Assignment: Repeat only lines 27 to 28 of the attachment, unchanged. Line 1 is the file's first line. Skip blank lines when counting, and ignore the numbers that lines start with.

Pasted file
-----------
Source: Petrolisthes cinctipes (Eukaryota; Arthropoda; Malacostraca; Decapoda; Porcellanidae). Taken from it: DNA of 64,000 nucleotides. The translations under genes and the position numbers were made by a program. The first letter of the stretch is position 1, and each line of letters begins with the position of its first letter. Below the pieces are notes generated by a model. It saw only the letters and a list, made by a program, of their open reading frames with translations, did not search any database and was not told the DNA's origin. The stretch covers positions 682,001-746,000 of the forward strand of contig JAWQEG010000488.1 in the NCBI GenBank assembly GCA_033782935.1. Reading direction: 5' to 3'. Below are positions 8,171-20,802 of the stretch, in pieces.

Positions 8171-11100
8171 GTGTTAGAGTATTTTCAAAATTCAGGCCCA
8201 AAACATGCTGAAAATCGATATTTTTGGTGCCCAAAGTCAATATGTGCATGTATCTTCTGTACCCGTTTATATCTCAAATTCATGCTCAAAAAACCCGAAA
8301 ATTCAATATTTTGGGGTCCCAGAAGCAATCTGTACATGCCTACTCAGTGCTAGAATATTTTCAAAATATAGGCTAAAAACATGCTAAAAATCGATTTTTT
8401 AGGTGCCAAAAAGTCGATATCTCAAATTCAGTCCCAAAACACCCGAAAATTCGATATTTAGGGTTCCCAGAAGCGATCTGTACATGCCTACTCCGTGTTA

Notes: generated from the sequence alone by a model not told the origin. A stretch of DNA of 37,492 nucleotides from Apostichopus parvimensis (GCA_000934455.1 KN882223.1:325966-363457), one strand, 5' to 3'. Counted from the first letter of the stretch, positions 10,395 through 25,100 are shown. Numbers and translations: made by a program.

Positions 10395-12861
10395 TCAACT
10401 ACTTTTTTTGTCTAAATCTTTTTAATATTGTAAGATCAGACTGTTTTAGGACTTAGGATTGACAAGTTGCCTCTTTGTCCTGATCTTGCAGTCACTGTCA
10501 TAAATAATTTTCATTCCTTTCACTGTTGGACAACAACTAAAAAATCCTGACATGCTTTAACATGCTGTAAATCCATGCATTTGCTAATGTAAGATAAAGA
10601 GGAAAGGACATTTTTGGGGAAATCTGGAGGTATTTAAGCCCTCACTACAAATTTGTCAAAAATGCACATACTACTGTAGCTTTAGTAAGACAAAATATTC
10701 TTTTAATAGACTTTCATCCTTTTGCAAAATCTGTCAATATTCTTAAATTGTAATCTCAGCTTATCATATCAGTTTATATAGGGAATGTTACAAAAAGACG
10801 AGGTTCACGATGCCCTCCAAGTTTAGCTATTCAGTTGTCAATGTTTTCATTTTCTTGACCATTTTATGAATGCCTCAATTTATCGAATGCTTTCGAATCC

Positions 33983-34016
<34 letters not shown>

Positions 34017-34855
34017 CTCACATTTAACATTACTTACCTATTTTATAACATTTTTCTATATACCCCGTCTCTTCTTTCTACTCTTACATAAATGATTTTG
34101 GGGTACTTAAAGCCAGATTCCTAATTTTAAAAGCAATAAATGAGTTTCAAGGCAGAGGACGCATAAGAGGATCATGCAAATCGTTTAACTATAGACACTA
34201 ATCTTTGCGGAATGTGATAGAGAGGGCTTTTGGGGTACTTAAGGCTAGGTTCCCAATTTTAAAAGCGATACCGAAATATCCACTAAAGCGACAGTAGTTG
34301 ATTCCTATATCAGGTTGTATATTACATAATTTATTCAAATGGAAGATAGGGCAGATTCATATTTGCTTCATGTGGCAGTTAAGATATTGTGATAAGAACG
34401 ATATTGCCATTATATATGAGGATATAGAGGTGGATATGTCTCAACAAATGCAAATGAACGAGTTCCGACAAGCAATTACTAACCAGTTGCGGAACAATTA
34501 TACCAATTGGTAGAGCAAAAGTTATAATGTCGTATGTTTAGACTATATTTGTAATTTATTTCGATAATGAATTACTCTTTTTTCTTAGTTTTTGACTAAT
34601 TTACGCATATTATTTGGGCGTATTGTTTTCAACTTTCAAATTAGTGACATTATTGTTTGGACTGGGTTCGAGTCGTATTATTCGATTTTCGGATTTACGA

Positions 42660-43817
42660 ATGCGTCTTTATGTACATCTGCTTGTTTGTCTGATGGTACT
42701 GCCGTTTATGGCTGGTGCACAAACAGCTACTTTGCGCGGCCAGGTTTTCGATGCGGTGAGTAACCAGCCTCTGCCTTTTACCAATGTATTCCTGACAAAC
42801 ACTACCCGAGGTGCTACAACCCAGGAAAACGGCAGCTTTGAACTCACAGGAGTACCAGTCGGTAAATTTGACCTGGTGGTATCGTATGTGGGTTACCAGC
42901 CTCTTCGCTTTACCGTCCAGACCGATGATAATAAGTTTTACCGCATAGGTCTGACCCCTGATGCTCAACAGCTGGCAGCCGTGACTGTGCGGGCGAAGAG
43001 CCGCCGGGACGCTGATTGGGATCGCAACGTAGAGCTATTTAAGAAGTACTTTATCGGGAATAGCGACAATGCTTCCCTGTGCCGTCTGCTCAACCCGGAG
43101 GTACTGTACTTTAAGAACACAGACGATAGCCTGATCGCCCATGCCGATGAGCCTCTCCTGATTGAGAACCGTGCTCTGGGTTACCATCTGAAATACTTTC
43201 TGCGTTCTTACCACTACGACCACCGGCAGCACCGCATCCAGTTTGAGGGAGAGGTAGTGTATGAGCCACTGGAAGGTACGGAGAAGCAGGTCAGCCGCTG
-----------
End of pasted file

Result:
42701 GCCGTTTATGGCTGGTGCACAAACAGCTACTTTGCGCGGCCAGGTTTTCGATGCGGTGAGTAACCAGCCTCTGCCTTTTACCAATGTATTCCTGACAAAC
42801 ACTACCCGAGGTGCTACAACCCAGGAAAACGGCAGCTTTGAACTCACAGGAGTACCAGTCGGTAAATTTGACCTGGTGGTATCGTATGTGGGTTACCAGC